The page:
|Early March winter scene|
The days of our years are threescore years and ten; and if by reason of strength they be fourscore years, yet is their strength labour and sorrow; for it is soon cut off, and we fly away.Only ten years separate me from eighty, but the progression from my youth has been gradual, so gradual that I mark the days and years with amazement. It's definitely true that as I look backwards through my life, it seems impossible that the twenty-year-old mother I was then is the same Me of today.
Before I had reached my first score of years, I had married and given birth to my first son, and I felt that I was an adult who knew everything. I looked at old people like they were from another planet. I would NEVER be that old, I thought. It seemed that the person I had become was the person I would be from then on. Change comes on little cat feet, like fog.
Remember that Carl Sandburg poem? (The fog comes on little cat feet. It sits looking over harbor and city on silent haunches and then moves on.) That's the way the imperceptible change that brought me from young mother to old woman has been. Silent and invisible, touching my life and moving on. And now here I sit, pondering my Sunday morning post, and thinking about all those years and how I got here, where I am today.
I'm happy with my life, glad that I still have the ability to play on the earth, although there are many modifications I've had to make as the years go by. I can no longer run, since my knees won't take the pounding any more, but I did run for more than thirty years. I have learned to be more careful with my aging body, although I stretch myself to the limit, in order to find what that limit is in the present moment. Tomorrow it might be different, I know. But I don't live in tomorrow; I am alive and breathing right now. I'm not ready to fly away quite yet.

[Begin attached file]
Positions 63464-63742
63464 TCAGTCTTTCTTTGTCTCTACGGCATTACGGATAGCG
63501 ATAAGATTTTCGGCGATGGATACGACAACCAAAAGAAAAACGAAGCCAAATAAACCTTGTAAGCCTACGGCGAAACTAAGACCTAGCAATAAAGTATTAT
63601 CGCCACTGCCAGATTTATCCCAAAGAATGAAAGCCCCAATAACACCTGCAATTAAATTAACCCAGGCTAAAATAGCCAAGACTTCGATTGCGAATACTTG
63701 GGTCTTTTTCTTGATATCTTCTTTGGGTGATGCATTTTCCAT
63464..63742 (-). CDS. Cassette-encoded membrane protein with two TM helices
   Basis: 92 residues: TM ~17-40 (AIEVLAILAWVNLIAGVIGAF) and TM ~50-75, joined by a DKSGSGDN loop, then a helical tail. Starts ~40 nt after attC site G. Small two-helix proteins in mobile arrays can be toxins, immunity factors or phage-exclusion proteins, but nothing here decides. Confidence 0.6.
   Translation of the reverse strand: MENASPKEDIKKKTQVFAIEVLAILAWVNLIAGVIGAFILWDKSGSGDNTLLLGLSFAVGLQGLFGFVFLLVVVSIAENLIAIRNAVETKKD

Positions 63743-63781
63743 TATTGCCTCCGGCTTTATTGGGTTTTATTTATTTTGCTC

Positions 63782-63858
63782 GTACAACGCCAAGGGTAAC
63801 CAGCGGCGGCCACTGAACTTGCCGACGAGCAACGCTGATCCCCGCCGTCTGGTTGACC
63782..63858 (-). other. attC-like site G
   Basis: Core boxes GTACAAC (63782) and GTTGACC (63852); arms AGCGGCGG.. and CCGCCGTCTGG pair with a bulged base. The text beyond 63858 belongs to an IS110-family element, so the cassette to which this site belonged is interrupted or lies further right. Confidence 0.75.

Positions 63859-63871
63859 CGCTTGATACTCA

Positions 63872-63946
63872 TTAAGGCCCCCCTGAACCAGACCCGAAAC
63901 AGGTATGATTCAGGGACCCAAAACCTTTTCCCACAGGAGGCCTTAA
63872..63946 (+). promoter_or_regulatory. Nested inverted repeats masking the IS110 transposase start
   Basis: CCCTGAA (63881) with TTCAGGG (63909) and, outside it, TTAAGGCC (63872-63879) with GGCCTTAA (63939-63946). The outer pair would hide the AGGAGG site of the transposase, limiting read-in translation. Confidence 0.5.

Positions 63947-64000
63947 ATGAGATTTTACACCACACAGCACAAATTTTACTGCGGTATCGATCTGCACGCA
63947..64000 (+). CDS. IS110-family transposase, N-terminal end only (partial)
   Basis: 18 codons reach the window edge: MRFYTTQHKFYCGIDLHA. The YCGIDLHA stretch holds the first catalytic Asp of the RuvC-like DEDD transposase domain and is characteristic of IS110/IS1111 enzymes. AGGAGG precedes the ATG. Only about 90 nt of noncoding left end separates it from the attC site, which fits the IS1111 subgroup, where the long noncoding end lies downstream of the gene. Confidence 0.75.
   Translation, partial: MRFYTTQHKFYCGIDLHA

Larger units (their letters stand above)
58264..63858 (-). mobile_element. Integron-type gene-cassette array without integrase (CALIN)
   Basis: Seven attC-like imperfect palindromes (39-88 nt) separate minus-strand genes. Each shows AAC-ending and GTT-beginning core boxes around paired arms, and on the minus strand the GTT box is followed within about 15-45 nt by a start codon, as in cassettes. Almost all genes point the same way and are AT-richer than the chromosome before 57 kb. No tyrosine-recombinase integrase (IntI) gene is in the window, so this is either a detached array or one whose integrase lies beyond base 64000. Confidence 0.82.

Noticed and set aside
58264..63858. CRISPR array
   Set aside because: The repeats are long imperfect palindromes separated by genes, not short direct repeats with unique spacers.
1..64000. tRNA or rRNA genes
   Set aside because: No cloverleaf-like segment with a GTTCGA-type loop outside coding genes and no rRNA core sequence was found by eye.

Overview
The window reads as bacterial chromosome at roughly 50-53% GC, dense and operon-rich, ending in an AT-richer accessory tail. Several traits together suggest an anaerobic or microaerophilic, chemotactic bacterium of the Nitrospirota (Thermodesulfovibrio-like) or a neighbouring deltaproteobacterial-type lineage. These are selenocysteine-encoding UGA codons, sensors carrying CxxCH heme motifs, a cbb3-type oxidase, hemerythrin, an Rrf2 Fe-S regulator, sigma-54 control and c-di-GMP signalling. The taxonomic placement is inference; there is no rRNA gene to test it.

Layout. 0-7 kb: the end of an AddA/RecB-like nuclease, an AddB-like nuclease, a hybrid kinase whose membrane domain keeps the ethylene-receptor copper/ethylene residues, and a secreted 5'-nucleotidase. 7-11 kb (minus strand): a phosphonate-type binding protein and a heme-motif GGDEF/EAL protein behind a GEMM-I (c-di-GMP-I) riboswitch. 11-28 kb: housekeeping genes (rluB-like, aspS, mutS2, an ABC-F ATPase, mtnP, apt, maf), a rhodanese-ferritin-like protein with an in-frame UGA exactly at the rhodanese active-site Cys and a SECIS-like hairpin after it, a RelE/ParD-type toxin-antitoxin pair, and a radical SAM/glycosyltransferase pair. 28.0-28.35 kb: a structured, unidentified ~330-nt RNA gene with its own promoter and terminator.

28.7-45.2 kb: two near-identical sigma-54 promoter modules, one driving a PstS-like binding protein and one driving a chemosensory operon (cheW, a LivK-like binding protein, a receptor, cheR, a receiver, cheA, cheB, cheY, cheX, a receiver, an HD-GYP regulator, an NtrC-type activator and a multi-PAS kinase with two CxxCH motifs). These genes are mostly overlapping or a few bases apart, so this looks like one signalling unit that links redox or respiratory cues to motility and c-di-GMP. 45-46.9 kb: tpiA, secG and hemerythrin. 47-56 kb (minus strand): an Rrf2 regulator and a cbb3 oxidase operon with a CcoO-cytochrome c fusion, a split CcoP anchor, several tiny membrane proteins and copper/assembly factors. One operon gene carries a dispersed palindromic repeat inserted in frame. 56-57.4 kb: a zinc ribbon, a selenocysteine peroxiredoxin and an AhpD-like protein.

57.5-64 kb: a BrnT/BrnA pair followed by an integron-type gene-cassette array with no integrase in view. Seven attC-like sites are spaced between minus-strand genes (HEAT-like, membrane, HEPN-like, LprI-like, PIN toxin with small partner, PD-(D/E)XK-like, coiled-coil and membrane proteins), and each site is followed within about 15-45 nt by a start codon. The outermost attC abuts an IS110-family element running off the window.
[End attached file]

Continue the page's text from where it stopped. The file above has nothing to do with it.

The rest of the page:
When I was a young woman, I was afraid of dying. Once I realized that life is fragile and there are no guarantees of any kind, I spent many nights thinking of the inevitable end of life, not knowing whether I would ever get the chance to grow old, or even if I would live through the night. And as I lost loved ones through illness and accident, I stopped concentrating on my own mortality. That fear that came on little cat feet, looking at life on its silent haunches, moved on.
If you are still young, you may not yet realize how the passage of years can mellow a person. Although I am not looking forward to the end of my life, the fact that I've been blessed with so many good years, even decades, of a full life, has given me a breadth of understanding that I could not have even imagined at twenty. There is something about the simple fact of living that has changed my outlook and given me a sense of peace about the way things are.
I hear birds singing, and the dawn is coming earlier and earlier now. Spring is only a few weeks away, and the crocus and daffodils are making their way through the earth. The long winter is releasing its grip, and we begin the journey into summer. Observing the march of the seasons is one of my favorite pursuits, and it helps me to remember that although nothing stays the same forever, today and this moment is enough. In fact, it is really the only thing we have, this everlasting instant in time.